During the Second World War, the mathematics underlying game theory and cryptography played an important role in military planning. Since the war, it has become clear that mathematics has an important role to play in securing victory in any global conflict; the current war on terror is no exception. It has been estimated that $2 billion were spent in the development of game theory since the onset of the Cold War. Today, we need a new kind of mathematics to fight a new kind of war.

Since 2001, tremendous amounts of information have been gathered regarding terrorist cells and individuals potentially planning future attacks. There is now a pressing need to develop new mathematical and computational techniques to assist in the analysis of this information, both to quantify future threats and to quantify the effectiveness of counterterrorism operations and strategies. Concepts and techniques from mathematics have already been applied to counterterrorism and computer security problems. The following is a partial list of such problems.

  1. Strategies for disrupting terrorist cells
  2. Border penetration and security
  3. Terrorist cell formation and growth
  4. Data analysis of terrorist activity
  5. Terrorism deterrence strategies
  6. Information security
  7. Emergency response and planning

This conference will draw together researchers who bring important branches of mathematics to bear in the understanding of terrorist groups and in the development of strategies for defense against threats to international security.

Terrorist cells are often modeled as graphs, yet they are composed of leaders and of followers. Hence, neglecting the fact that they have a hierarchy leaves out an important aspect of their structure. The proper framework is therefore that of Order Theory (Lattice Theory).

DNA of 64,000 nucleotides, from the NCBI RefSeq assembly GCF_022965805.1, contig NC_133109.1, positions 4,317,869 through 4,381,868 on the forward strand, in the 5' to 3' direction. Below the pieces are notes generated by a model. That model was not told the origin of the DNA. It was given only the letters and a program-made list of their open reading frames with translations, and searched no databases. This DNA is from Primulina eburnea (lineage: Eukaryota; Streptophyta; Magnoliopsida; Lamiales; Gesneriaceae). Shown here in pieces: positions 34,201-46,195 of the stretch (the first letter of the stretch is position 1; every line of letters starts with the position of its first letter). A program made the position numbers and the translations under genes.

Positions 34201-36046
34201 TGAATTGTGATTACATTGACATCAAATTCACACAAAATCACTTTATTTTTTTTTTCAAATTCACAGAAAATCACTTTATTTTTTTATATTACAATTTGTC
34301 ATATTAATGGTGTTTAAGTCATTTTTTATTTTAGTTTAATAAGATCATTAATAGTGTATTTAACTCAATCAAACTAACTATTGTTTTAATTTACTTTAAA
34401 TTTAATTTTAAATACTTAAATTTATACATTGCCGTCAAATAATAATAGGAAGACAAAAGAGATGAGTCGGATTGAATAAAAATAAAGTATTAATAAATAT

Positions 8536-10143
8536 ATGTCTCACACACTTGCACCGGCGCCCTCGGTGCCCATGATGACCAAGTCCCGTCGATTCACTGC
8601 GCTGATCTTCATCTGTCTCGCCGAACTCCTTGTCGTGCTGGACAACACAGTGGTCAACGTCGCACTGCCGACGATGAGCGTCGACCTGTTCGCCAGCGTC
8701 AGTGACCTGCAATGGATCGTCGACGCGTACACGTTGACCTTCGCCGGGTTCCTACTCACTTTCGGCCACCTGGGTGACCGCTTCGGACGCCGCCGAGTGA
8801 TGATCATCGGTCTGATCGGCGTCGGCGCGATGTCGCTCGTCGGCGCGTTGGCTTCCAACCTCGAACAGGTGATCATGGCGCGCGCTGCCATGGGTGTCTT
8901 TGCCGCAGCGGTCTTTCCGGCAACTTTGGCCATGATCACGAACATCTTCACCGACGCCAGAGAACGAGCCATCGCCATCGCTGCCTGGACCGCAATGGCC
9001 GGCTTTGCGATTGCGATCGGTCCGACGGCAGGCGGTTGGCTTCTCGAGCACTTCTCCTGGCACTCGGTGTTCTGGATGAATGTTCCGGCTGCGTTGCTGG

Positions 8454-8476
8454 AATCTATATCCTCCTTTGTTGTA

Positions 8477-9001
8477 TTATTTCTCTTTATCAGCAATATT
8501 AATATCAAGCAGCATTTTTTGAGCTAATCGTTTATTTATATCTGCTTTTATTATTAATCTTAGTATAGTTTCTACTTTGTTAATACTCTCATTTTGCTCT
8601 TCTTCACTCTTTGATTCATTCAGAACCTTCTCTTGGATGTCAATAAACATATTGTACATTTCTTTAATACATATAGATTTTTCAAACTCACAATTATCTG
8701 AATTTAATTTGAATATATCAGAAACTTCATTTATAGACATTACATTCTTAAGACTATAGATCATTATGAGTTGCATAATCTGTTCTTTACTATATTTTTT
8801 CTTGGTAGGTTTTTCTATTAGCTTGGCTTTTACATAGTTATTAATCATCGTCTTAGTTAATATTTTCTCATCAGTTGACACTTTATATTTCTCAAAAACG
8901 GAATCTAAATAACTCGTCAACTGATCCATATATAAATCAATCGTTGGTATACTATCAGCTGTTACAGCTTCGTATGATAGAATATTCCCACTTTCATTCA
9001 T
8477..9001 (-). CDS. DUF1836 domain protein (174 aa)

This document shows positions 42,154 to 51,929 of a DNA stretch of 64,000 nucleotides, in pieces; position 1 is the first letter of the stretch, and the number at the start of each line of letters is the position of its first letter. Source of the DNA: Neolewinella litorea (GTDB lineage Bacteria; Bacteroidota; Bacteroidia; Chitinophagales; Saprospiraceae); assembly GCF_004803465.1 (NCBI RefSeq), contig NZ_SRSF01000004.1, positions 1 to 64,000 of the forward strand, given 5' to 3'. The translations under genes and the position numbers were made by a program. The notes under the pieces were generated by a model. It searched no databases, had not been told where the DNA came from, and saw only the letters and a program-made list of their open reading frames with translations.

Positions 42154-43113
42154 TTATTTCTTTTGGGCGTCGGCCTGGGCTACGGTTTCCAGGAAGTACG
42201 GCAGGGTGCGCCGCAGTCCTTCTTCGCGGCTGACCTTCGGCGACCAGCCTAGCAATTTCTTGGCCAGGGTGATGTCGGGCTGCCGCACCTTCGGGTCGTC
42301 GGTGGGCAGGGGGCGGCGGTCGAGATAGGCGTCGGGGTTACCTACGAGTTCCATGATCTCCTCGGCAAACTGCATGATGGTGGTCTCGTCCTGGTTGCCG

In the 1980's, Ivan Rival coordinated three NATO Advanced Study Institutes that explored applications of Order Theory to different settings. In our case, tools from Order Theory will be applied to help intelligence agencies determine whether they have disrupted a terrorist cell. The same tools (along with some extra-mathematical analysis) will help law enforcement agencies determine which individuals in a terrorist cell should be captured first, in order to maximize the chances of disrupting a cell by expending as few resources as possible.

Information security is also a vital component in issues related to homeland security. Lattices of antichains have been applied to provide new models for improved computer security. Lattices of submodules of finite rings have been applied to provide new models for secret sharing schemes, whereby secrets of different levels of importance can be divided up among individuals with different levels of authority in an organization. (This work was further developed at AT&T's Shannon Laboratory.) Matroids, which are correlated with geometric lattices, have also been used in this context by the Information Security Group of Royal Holloway, University of London. Concept lattices have been used to find hierarchical relationships in terrorist-related data sets. (See Los Alamos National Laboratory Technical Report LAUR 02-7867, "Advanced Knowledge Integration in Assessing Terrorist Threats".)

Reflexive Theory is a branch of mathematical psychology developed in the 1960's and used by the Soviet military establishment. The underlying principles are the following: Predicting the behavior of the adversary is extremely difficult, if not impossible. Reflexive Theory enables one to control the behavior of the adversary by limiting the range of his or her options. This is done through the selective release of information and disinformation. Reflexive Theory enables one to control the adversary's decision-making process.

The art of battlefield deception is as old as war; Reflexive Theory enables one to formalize and ''mathematize'' the process of forming ''tricks''. Reflexive Theory has been used to:

  1. Build prototype computer simulations of the penetration of our borders by terrorists. In this simulation, terrorists attempt to enter at one of three areas. We must decide how to set our troop strength level at each of these areas, and how to advertise the troop strength level, so that the terrorist attempts to enter at an area of our choosing.

  2. Build models of terrorist recruitment by modeling moral choices (e.g., one's willingness to sacrifice one's life) as opposed to purely rational choices (i.e., those based on maximizing a utility function).